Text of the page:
Dr. Ritamarie Comments: The nutrients quoted are actually easily  available on a strictly plant based, whole foods diet.  Here's a summary of how to get all the nutrients listed above in plant foods.   Beta Carotene, also known as pro-vitamin A is a water soluble nutrient that's abundant in colorful vegetables.  It  can be converted  in your digestive tract, as needed , to Vitamin A, a fat soluble nutrient that can cause harm when taken in excess.  If you have digestive issues, you may need a source of preformed Vitamin A for a while, as  you work on healing your digestion.

As for Vitamin D, the sun is your  best, most natural and reliable source.  Animal products such as fatty fish and their oils contain Vitamin D3, and some plant foods, like mushrooms, contain Vitamin D2, which can be converted in your body to vitamin D3.   Food sources are not sufficient or reliable sources of vitamin D, regardless of where they are from, and those deficient in sunshine do need to consume a supplemental sources.   Many people ,  vegetarians and omnivores alike, have Vitamin D deficiency as a result of lack of adequate sunshine.  See My Article Is Sunscreen Increasing Your Risk of Cancer for details about Vitamin D.

Vitamin K is abundant in plant foods.  In fact, green leafy vegetables are so high in Vitamin K that those on blood thinners are warned to avoid them to avoid bleeding.

DHA and EPA are found in algae and algae oils, which is how the fish get these important fatty acids.  The only significant animal sources of EPA and DHA are fish.   Your body can convert plant sources of omega 3 fatty acids to EPA and DHA, as long as you have enough of the essential vitamins and minerals required for the enzyme that converts them, you balance your omega 6 to omega 3 consumption and you avoid alcohol, caffeine, trans fats and minimize your stress.  If you're suffering from chronic inflammatory disease, chronic pain or autoimmune disease, you should consider supplemental DHA and EPA while you work on cleaning up your diet and you eat the anti-inflammatory foods and herbs I list in my FREE Anti-inflammatory Recipe Guide and Food List downloadable  at .

Arachidonic acid is not an essential nutrient. In fact, excess causes chronic inflammation, in part by inhibiting the action of EPA . Your body makes plenty of archodonic acid from Omega 6 fats, when it needs it.  Most people have too much of it.  Processed foods, animal foods and habits like coffee and alcohol can trigger excess production of arachidonic acid, leading to chronic inflammation.  In all teh years I've been testing blood levels of fats, I have yet to find people with arachidonic acid deficiency.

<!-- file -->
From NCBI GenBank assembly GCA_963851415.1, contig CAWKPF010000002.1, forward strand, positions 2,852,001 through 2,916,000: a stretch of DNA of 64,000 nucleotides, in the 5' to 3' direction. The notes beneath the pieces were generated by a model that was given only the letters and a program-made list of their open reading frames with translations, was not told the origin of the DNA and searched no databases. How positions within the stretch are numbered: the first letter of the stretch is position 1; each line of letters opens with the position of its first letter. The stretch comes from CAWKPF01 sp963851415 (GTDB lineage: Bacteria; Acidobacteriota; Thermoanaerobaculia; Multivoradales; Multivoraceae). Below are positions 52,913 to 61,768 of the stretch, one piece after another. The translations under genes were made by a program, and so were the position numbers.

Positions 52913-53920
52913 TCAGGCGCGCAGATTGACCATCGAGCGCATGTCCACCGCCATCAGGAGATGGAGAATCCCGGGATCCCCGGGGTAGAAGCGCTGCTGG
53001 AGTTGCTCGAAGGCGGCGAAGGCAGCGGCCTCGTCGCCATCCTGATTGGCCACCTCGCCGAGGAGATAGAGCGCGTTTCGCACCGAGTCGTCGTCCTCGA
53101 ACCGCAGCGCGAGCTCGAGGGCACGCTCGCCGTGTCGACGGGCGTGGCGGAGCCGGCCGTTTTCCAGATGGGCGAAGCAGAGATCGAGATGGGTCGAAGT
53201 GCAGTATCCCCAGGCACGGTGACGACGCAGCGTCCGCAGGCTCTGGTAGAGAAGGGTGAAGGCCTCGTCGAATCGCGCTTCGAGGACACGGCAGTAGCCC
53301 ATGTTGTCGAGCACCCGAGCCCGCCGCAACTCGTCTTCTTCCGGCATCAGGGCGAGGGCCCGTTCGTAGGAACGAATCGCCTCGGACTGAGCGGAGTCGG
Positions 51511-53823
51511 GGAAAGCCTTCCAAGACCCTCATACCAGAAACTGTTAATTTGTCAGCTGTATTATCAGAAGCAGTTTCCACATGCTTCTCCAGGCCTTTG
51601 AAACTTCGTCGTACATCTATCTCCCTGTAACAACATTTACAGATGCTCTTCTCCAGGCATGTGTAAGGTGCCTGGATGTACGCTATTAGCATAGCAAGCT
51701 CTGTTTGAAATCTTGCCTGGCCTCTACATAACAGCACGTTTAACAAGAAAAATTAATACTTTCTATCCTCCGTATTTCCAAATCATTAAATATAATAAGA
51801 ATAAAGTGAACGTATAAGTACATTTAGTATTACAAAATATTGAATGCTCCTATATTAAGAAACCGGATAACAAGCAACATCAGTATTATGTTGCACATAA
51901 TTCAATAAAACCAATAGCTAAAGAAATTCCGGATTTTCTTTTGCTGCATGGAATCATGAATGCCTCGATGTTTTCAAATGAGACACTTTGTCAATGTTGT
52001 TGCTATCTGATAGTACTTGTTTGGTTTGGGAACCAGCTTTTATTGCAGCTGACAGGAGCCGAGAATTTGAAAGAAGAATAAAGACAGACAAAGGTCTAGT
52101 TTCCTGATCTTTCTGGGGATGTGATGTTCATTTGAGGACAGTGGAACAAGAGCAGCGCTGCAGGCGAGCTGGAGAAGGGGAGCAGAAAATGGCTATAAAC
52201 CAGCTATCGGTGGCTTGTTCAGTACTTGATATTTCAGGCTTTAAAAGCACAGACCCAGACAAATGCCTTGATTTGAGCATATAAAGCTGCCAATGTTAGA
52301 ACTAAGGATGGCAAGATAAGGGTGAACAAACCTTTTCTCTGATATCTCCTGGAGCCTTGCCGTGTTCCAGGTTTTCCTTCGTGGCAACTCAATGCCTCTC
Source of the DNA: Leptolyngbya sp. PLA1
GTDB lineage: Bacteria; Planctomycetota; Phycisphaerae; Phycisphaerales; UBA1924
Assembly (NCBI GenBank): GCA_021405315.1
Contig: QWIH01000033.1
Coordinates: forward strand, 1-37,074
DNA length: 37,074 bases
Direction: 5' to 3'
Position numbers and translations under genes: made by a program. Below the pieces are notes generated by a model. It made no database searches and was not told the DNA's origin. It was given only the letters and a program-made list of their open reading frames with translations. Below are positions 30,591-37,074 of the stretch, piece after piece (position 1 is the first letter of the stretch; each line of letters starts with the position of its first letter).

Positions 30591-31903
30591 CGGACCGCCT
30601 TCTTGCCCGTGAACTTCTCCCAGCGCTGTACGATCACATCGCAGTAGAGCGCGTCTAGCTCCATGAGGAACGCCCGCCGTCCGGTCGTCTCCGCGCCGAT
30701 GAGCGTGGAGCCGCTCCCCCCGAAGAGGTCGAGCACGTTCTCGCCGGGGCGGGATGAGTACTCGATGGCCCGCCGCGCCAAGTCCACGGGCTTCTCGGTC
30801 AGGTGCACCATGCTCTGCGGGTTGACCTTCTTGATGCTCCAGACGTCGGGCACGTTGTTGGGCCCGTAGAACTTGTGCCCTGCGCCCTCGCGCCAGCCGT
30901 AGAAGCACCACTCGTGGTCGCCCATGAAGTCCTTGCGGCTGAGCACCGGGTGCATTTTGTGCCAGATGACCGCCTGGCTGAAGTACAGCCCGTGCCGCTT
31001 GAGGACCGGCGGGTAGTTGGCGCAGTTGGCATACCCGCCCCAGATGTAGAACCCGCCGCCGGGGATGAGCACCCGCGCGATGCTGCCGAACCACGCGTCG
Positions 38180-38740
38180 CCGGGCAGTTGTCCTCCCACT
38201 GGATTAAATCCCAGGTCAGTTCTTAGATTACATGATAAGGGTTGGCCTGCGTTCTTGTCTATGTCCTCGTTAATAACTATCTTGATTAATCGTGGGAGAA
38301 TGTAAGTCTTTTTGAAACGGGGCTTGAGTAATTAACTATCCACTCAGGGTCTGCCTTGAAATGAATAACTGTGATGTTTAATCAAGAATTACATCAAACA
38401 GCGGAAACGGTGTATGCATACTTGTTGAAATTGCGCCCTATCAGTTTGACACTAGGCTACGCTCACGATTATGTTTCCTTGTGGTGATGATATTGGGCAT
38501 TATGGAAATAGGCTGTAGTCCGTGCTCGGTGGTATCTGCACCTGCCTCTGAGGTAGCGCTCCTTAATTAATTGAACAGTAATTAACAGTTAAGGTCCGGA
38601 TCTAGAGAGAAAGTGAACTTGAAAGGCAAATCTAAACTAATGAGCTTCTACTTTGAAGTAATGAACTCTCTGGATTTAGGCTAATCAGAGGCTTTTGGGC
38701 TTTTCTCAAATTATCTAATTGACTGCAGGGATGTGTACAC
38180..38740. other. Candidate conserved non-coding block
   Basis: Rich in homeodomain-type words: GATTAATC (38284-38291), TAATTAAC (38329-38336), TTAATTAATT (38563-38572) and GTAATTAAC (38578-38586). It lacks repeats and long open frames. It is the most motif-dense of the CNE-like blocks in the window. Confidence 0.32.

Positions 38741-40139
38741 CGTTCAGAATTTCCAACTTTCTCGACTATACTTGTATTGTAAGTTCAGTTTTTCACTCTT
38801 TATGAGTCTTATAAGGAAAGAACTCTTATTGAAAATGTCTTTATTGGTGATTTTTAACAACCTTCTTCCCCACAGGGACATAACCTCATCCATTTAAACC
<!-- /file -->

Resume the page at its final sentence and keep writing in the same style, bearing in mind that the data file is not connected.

Sodium, chloride, potassium, sulfur, phosphorus, copper, and manganese are abundant in plants, especially greens. Iodine is abundant in sea vegetables. Boron is abundant in fruits and vegetables.  Molybdenum is abundant in buckwheat, legumes, greens and sunflower seeds!  Chromium is found in significant amounts in onions, broccoli, tomatoes, romaine lettuce, potatoes, and green beans. In fact 1 cup of broccoli supplies 2/3 of an adult's daily chromium needs, a cup of romaine lettuce supplies 1/4th.  – RL

Fallon goes on, “Many of the phytochemicals that Fuhrman includes in the index he developed for Whole Foods (Actually Dr. Fuhrman developed this long before Whole Foods adopted it, and he began publishing it several years ago – RL), play no essential role in the body and may even be harmful.”

WOW .  There's a hard to digest statement.  The  list that Dr. Fuhrman includes in the ANDI score includes essential vitamins and minerals as well as antioxidants and phytochemicals that have been found to be extremely protective against oxidative stress.   I can't understand how she can refer to these nutrients as non-essential and harmful:   Calcium, Carotenoids: Beta Carotene, Alpha Carotene, Lutein & Zeaxanthin, Lycopene, Fiber, Folate, Glucosinolates, Iron, Magnesium, Niacin, Selenium, Vitamin B1 (Thiamin) Vitamin B2 (Riboflavin), Vitamin B6, Vitamin B12, Vitamin C, Vitamin E,  or Zinc. – RL